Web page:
It’s the ultimate niche wonk society which is all about academic dress. The Burgon Society is focused on serious study, contemporary and historical, of university gowns, hoods and hats. It’s certainly an unusual group but one which is clearly authoritative in the field. They also have a very exciting ‘Hood of the Month’ competition.
The Burgon Society was founded in 2000 in response to a growing interest in the subject of academical dress. It is named after Dean Burgon, the only person to have a shape of academical hood named after him.
The aims of the Society are:
- to co-ordinate the study of academical dress in all its aspects – design, history and practice;
- to preserve details of the past and present practices of institutions regarding academical dress;
- to act in an advisory capacity to film and television companies, and to those who wish to ensure correctness in the usage of academical dress.
The great news is that membership of the Society is open to anybody who is interested in academical dress. There are currently over 100 members worldwide apparently who are all extremely keen on this kind of historical perspective.
Academic Dress has its origin in the everyday dress of men and women in the Middle Ages. This consisted of a tunic (or toga) over which might be worn a cloak. Over the tunic or cloak, to protect the head and shoulders, would be a hood.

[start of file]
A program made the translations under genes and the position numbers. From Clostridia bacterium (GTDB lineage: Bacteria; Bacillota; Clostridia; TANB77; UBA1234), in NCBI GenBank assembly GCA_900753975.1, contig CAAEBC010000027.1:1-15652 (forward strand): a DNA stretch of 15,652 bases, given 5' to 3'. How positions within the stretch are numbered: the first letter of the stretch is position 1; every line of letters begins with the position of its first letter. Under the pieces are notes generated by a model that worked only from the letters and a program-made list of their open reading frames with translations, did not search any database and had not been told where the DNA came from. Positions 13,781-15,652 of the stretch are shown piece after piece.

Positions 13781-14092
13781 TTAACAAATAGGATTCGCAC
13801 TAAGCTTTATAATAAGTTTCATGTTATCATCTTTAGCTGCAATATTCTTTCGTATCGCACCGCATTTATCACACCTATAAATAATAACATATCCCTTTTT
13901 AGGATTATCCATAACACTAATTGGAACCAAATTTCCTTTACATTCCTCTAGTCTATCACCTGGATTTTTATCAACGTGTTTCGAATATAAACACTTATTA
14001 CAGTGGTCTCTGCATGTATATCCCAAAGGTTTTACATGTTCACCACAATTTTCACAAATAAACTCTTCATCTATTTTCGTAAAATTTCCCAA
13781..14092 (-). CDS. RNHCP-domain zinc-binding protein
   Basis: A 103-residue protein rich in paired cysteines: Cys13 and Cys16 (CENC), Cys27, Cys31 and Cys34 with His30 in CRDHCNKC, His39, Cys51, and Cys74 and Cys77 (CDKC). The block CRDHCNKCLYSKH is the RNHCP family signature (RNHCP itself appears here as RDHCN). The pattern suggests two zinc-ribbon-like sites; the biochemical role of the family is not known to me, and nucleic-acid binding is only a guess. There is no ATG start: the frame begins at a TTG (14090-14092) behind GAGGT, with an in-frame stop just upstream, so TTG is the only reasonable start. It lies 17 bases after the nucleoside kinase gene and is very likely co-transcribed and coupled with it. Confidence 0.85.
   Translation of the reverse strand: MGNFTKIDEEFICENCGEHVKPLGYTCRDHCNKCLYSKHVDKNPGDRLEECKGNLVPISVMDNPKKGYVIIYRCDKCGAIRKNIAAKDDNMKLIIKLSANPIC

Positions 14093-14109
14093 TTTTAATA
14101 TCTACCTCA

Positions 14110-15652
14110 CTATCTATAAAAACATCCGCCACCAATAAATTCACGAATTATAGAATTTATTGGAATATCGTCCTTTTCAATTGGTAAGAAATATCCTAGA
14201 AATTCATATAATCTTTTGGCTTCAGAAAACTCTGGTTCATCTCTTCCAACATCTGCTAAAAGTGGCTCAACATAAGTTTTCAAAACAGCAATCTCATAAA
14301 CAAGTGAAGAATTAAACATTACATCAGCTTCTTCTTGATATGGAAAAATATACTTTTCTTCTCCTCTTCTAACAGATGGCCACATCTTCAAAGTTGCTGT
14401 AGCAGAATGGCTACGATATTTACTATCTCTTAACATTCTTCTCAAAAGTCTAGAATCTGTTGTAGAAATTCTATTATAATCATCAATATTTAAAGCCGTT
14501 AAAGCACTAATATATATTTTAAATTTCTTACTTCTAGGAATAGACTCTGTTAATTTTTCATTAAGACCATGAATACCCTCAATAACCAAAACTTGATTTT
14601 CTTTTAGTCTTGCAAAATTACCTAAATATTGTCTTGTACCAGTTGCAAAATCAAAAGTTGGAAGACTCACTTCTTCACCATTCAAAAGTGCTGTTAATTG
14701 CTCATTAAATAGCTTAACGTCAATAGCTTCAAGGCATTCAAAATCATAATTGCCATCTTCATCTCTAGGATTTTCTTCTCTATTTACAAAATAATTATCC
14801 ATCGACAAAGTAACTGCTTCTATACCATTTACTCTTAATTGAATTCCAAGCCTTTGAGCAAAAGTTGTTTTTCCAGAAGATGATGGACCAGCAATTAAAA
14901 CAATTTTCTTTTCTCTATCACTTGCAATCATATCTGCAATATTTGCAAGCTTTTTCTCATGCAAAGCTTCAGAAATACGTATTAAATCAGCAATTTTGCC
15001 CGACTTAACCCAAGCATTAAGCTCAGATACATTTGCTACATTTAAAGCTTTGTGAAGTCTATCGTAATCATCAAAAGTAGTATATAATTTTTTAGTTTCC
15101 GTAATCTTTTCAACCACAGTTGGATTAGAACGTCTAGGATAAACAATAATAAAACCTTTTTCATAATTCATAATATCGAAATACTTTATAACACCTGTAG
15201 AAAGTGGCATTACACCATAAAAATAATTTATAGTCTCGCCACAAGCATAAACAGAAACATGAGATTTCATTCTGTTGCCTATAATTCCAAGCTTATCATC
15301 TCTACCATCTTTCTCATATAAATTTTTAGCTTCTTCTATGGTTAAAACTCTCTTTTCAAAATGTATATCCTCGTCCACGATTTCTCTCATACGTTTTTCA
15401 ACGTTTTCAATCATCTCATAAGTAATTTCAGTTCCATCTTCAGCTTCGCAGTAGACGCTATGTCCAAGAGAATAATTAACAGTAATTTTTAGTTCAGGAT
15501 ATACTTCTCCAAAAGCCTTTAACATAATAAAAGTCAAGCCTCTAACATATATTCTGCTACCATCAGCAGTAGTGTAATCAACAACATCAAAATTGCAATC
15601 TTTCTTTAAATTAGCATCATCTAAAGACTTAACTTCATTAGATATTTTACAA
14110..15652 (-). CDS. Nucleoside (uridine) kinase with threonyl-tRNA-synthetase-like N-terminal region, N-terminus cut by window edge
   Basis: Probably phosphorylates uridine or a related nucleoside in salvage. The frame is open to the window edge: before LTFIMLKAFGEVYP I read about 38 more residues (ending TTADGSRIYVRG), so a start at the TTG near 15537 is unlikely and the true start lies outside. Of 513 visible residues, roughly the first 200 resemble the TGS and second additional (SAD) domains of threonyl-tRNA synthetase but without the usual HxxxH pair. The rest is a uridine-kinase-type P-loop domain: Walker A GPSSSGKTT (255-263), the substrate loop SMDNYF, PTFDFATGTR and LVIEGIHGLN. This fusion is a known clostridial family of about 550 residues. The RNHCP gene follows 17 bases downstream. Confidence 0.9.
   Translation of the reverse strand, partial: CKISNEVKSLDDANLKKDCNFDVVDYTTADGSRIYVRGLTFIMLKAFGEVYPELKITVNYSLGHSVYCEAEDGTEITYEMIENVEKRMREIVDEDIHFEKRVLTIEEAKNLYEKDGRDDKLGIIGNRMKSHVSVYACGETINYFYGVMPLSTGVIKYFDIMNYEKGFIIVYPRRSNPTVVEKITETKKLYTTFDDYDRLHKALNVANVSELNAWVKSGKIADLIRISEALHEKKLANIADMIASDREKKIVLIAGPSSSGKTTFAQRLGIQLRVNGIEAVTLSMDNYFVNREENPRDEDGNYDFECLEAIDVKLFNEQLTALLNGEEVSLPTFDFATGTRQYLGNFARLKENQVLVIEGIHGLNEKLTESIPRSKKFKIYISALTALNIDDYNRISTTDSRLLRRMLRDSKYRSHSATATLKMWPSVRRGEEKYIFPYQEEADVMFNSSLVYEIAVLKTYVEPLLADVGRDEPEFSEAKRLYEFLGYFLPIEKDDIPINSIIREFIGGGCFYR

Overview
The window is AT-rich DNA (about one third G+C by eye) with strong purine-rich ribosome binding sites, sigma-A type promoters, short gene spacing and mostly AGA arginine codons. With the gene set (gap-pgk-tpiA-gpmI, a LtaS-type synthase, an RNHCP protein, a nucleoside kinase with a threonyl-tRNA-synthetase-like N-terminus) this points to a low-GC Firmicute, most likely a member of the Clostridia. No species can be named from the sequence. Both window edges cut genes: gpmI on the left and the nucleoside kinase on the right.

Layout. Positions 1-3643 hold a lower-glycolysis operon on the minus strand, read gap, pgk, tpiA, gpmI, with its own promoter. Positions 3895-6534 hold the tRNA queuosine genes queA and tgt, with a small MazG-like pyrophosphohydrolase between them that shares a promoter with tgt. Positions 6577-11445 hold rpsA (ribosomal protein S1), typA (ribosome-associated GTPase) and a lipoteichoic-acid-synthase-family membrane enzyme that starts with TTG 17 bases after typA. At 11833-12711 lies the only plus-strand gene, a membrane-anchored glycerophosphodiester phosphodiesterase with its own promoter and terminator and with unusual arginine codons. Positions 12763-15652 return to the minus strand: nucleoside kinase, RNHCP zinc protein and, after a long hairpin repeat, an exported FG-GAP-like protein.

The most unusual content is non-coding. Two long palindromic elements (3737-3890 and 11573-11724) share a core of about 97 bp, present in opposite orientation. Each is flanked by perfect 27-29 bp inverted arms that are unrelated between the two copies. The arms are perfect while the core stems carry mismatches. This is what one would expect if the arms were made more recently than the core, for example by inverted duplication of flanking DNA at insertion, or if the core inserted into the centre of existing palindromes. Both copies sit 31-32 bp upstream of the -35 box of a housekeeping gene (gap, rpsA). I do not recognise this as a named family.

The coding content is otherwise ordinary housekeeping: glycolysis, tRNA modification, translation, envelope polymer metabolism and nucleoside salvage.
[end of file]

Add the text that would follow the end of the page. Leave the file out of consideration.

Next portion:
The ancient universities began as communities of scholars and teachers in a religious school around a great cathedral or monastery. Students at the early european universities, Bologna, Paris, Oxford and Cambridge, for example, were clerics (clerks). They were not necessarily priests but were, at least, in minor holy orders. As such they were subject to church law and discipline and were expected to dress soberly. Their dress, like that of the parish clergy, was quite similar to that of everybody else but was particularly distinguished by being long and closed. Their outer cloak was closed with one or two openings for the hands.
There’s loads more of this on the website and the extremely detailed journal of the Society has some outstandingly niche articles such as these:
Factors Influencing the Evolution of Academic Dress at Kenyatta University, Kenya. Leonard E. Newton
Academical Dress in Sweden. Klaus Solberg Søilen
An Act to Avoid the Excess in Apparel 1554-5. Noel Cox
‘Hooded Crows’? A Reflection on Scottish Ecclesiastical Dress and Ministerial Practice from the Reformation to the Present Day. Graham Deans
The Academic Robes of Graduates of the University of Cambridge from the End of the Eighteenth Century to the Present Day. Nicholas Groves
Finally, you won’t believe just how many robe makers there are in the UK. I can name two but there are quite a few more as this list shows.
So, let’s hear it for the Burgon Society. Extremely niche but just the kind of organisation our sector needs.
(With thanks to Dr John Horton of the University of Nottingham, University Marshal and academic dress expert, for drawing this to my attention.)